I found out yesterday morning that, as of December 31st of this year, my current position at the University of California Observatories will be excised due to the sad fiscal condition of higher education in California. I'm in good company, with something like 20% of working-age people in the US already out of work and likely to remain so for some time to come. Trouble is, as so many of you know, if you don't have a benevolent employer, or if you don't make enough to be able to afford reasonable health-care insurance, you're doomed to live in fear of what may come if you are already ill, or inevitably as you enter your golden years. [Just ask my bud Dwight Simons if there's really any gold in them thar years.] Nevertheless, I'm luckier than most of the other un- or under-employed in the US--even though I've lived outside my native Canada since 1988, I can go back there any time and once again enjoy living in a country with universal, affordable, health care. Believe me, if I were a spiritual person, I'd be thanking my lucky stars or counting my blessings, you name it.
But my return to Canada is made problematic by the recent divergence of my partner of 22 years and yours truly. I wouldn't hesitate to hie myself back to the Great White North were it not for one important feature of my life here in Surf City--my amazing 17-year-old daughter. She lives with her mother, and since September 2011 I've lived three blocks away. I've stayed close because I choose to continue to have something like a normal life with my daughter, if only until she leaves Santa Cruz for Prestigious U. in the fall of 2013. So, I'd prefer not to pack my bags just yet.
Yet, if I'm unable to find alternative employment on the UC Santa Cruz campus, it's highly unlikely [a virtual impossibility] that I'd find another employer who offers the kind of benefits that I and my family have enjoyed for the last 8 years while I've been with UC. In that case, going back to Canada might be my only choice. I simply will not live in fear of the financial consequences of contracting any illness worse than a bad cold while living in the US without health insurance. No matter what your political stripe, if you live in the US, take it from me, it's far better living somewhere where everyone, regardless of their means, has equal access to virtually free, adequate health care. Were I you, I'd have been on the battlements decades ago, alongside the likes of Ted Kennedy, fighting for universal health care in the US against those fools and stooges of the insurance companies, the medical establishment, and of course, big pharma. It will never truly be a land of opportunity as long as there is one person who hesitates to visit a doctor until their illness is well-advanced and complications have set in, simply because they can't afford it.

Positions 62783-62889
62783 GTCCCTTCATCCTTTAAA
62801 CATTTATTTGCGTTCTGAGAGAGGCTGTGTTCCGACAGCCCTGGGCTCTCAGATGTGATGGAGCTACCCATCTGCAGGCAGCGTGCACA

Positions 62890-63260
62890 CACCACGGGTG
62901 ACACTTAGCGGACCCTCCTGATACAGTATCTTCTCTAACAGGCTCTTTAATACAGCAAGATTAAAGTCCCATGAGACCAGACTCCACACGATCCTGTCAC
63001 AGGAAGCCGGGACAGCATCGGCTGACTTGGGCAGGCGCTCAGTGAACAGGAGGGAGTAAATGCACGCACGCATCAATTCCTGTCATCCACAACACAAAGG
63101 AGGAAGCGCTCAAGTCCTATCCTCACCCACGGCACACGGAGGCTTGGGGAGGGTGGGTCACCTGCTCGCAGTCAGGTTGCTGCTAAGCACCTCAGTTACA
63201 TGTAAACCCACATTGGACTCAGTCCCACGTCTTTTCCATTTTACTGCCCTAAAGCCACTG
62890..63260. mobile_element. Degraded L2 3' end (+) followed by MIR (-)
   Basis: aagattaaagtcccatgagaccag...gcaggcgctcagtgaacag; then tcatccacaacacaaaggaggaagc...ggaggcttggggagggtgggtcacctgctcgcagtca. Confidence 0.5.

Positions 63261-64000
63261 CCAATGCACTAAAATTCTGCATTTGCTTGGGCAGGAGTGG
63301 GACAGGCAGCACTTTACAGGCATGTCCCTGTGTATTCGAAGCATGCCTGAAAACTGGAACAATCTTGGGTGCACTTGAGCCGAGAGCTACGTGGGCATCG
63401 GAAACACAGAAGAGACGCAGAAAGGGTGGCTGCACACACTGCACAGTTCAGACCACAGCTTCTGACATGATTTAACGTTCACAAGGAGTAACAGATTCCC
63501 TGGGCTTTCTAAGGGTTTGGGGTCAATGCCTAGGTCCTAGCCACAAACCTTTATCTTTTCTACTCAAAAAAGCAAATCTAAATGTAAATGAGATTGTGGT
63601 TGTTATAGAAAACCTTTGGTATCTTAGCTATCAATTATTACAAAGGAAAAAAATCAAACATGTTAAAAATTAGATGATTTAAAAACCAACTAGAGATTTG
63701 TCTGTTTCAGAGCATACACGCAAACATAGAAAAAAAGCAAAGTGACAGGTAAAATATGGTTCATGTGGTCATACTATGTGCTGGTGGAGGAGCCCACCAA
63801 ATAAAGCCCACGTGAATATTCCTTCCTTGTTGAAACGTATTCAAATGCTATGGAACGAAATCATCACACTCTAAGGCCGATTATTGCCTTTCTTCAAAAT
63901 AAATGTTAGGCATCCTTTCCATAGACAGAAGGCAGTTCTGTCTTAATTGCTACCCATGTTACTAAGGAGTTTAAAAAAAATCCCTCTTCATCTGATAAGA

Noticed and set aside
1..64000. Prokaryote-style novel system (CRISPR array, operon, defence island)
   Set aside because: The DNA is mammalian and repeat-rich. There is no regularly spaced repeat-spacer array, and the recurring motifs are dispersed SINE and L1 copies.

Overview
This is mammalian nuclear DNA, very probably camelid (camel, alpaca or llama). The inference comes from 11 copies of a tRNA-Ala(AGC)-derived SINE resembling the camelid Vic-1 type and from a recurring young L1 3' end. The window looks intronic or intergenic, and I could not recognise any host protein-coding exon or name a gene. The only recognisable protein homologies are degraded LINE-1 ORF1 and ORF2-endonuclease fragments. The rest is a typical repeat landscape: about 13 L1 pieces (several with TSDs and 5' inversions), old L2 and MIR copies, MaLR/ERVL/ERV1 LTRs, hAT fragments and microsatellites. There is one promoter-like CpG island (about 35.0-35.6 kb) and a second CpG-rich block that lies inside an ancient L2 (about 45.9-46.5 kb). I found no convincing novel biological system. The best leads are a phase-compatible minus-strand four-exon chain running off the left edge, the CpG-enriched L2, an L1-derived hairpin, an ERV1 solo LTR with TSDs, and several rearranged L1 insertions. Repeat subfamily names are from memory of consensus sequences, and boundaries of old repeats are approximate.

There is a bit of sunshine in all this. Regardless of where I'm living hereafter, and for as long as I'm still in this mortal realm, I might just be able to afford to retire. Just. Two benefits will come from that, as I see it. First, I won't ever have to work for 'the man' again. Second, and perhaps even better, I'll have more time to tweak your ears on the Subversive Archaeologist.
Ç'est une idée magnifique! N'est-ce pas? Je crois que oui! Au revoir. A la prochaine, mes amis.
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